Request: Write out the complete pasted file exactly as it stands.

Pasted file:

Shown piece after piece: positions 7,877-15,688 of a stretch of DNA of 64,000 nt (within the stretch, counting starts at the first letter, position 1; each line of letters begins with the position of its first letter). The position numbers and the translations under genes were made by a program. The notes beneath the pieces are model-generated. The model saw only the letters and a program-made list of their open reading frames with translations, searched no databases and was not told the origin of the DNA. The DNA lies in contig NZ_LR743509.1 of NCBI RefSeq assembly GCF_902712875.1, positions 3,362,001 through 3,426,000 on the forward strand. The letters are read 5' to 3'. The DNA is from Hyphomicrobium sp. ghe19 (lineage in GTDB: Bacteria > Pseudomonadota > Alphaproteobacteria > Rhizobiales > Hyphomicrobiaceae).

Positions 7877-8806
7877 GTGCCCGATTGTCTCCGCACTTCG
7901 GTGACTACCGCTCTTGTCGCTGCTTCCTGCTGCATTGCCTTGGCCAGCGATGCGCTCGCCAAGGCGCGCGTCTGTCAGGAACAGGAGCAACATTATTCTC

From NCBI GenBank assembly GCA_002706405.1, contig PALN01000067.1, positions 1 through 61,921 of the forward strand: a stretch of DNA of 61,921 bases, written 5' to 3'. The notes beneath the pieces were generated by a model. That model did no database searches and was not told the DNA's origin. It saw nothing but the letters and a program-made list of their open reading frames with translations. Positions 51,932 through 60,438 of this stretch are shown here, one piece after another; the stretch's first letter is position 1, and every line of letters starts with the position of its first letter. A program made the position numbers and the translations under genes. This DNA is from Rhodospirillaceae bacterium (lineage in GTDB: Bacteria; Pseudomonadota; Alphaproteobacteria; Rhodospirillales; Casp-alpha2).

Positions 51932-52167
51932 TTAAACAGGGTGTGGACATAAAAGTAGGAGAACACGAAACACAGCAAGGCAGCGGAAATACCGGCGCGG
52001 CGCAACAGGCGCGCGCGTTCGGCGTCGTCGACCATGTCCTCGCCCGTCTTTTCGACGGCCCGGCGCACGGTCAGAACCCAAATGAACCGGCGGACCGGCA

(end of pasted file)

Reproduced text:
Shown piece after piece: positions 7,877-15,688 of a stretch of DNA of 64,000 nt (within the stretch, counting starts at the first letter, position 1; each line of letters begins with the position of its first letter). The position numbers and the translations under genes were made by a program. The notes beneath the pieces are model-generated. The model saw only the letters and a program-made list of their open reading frames with translations, searched no databases and was not told the origin of the DNA. The DNA lies in contig NZ_LR743509.1 of NCBI RefSeq assembly GCF_902712875.1, positions 3,362,001 through 3,426,000 on the forward strand. The letters are read 5' to 3'. The DNA is from Hyphomicrobium sp. ghe19 (lineage in GTDB: Bacteria > Pseudomonadota > Alphaproteobacteria > Rhizobiales > Hyphomicrobiaceae).

Positions 7877-8806
7877 GTGCCCGATTGTCTCCGCACTTCG
7901 GTGACTACCGCTCTTGTCGCTGCTTCCTGCTGCATTGCCTTGGCCAGCGATGCGCTCGCCAAGGCGCGCGTCTGTCAGGAACAGGAGCAACATTATTCTC

From NCBI GenBank assembly GCA_002706405.1, contig PALN01000067.1, positions 1 through 61,921 of the forward strand: a stretch of DNA of 61,921 bases, written 5' to 3'. The notes beneath the pieces were generated by a model. That model did no database searches and was not told the DNA's origin. It saw nothing but the letters and a program-made list of their open reading frames with translations. Positions 51,932 through 60,438 of this stretch are shown here, one piece after another; the stretch's first letter is position 1, and every line of letters starts with the position of its first letter. A program made the position numbers and the translations under genes. This DNA is from Rhodospirillaceae bacterium (lineage in GTDB: Bacteria; Pseudomonadota; Alphaproteobacteria; Rhodospirillales; Casp-alpha2).

Positions 51932-52167
51932 TTAAACAGGGTGTGGACATAAAAGTAGGAGAACACGAAACACAGCAAGGCAGCGGAAATACCGGCGCGG
52001 CGCAACAGGCGCGCGCGTTCGGCGTCGTCGACCATGTCCTCGCCCGTCTTTTCGACGGCCCGGCGCACGGTCAGAACCCAAATGAACCGGCGGACCGGCA